6. The in-wall dryer vent according to claim 1, wherein said lower portion has a width of less than sixteen inches, and has a depth of less than three and one-half inches at the inlet and at least four inches at the outlet end.
7. The in-wall dryer vent according to claim 1, wherein said annular flange has a diameter of about four inches.
8. The in-wall dryer vent according to claim 1, wherein said outlet tube has a diameter of about four inches, being adapted for attachment to dryer exhaust piping.
9. The in-wall dryer vent according to claim 1, wherein the lower portion as a bottom wall normal to said outlet tube.
10. The in-wall dryer vent according to claim 1, wherein the lower portion has a bottom wall sloping inward towards said outlet tube.
11. The in-wall dryer vent according to claim 1, wherein said at least one L-shaped mounting flange includes a plurality of mounting flanges spaced equidistantly around said annular flange of said front wall.
12. The in-wall dryer vent according to claim 11, wherein said plurality of L-shaped mounting flanges are four.
Description
BACKGROUND OF THE INVENTION

1. Field of the Invention

The present invention relates to clothes dryer exhaust vents, and more particularly, to a vent that is installed in a wall constructed with standard sized studs prior to the installation of drywall for later use in venting dryer exhaust.

2. Description of the Related Art

Generally, clothes dryer exhaust is vented out of a house through an exterior wall. When the dryer is positioned against an exterior wall, the outlet of the dryer is typically attached to a cylindrical vent that simply passes through the exterior wall. However, in situations where the dryer cannot be positioned against an exterior wall, the dryer exhaust is often vented through the main floor into the basement or crawl space below the house and then through an exterior wall. Unfortunately though, venting dryer exhaust through a basement or crawl space presents a well-known problem.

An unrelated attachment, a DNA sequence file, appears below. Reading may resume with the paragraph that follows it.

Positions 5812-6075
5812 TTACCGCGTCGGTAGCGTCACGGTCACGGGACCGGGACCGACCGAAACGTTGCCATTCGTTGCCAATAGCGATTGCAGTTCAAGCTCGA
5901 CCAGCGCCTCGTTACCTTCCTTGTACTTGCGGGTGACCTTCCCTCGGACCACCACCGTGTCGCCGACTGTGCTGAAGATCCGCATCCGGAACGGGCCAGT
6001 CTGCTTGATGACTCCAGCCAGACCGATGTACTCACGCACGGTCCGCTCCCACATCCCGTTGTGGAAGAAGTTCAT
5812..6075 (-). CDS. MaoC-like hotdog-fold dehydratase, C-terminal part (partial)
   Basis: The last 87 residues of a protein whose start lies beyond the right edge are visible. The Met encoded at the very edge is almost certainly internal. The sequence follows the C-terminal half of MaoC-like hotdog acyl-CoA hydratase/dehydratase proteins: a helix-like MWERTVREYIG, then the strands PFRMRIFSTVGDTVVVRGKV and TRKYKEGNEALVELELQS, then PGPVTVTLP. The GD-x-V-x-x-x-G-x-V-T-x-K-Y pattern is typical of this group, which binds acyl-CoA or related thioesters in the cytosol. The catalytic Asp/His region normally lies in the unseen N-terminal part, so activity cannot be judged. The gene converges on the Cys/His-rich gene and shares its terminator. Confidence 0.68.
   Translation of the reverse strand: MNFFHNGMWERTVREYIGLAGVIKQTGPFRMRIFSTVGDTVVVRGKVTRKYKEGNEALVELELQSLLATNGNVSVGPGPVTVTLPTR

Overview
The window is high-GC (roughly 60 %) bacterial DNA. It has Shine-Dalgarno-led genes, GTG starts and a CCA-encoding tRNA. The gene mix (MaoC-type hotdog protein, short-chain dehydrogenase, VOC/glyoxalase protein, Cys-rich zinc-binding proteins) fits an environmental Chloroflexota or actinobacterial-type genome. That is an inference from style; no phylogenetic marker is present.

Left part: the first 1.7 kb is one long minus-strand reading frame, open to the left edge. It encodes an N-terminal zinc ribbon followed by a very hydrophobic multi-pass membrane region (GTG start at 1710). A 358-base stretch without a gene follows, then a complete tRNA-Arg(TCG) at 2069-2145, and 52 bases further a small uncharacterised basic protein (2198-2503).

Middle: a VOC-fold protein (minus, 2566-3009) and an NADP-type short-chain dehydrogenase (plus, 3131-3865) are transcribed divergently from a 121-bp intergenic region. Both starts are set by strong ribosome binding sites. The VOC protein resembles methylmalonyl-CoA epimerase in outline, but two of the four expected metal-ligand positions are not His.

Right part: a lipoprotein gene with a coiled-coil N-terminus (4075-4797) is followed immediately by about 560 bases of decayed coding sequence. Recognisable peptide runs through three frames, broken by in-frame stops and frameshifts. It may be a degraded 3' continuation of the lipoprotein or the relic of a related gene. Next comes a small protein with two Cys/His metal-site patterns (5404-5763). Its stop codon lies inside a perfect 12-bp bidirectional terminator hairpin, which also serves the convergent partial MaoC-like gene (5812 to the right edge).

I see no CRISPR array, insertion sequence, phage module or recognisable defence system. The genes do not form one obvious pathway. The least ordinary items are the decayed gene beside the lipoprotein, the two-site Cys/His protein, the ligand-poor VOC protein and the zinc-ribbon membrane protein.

Standard dryer vent piping is four inches in diameter but the cavity in a wall constructed with standard two-by-four studs is only three and one-half inches deep. Consequently, standard dryer vent piping cannot be installed inside a standard wall and thus cannot be used in most homes to vent dryer exhaust from a first floor dryer to the basement via a wall. As a result, venting dryer exhaust to a basement requires either the installation of non-standard sized vent pipe inside the wall or the use of exposed standard sized vent pipe. However, neither of these alternatives is desirable. The use of non-standard sized vent pipe can result in airflow resistance, since such pipe typically has a smaller diameter than that of a dryer exhaust outlet, which is conventionally four inches. On the other hand, the use of exposed standard sized dryer vent pipe is unsightly.

The prior art includes two devices for venting a first floor dryer to the basement. U.S. Pat. No. 5,590,477, issued Jan. 7, 1997 to M. B. Carfagno, Sr., teaches a dryer vent box consisting of two interconnecting rectangular boxes that are connected to form one elongated rectangular vent. The elongated rectangular vent fits inside a wall constructed with two-by-four studs and has two cylindrical openings—one opening for receiving dryer exhaust and one for expelling the exhaust into dryer vent piping. However, this device has at least three drawbacks. First, the device consists of two components that must be assembled prior to installation. Assembly of these components can be time consuming, and also presents the risk of an air leak if not properly assembled. Second, due to the configuration of the two rectangular boxes, the lower cylindrical opening can only be oriented in one of two possible horizontal positions and, thereby, limits options when connecting to dryer vent piping in the basement. Third, the device is particularly susceptible to lint accumulation in the portion of the elongated rectangular vent below the bottom of the lower cylindrical opening.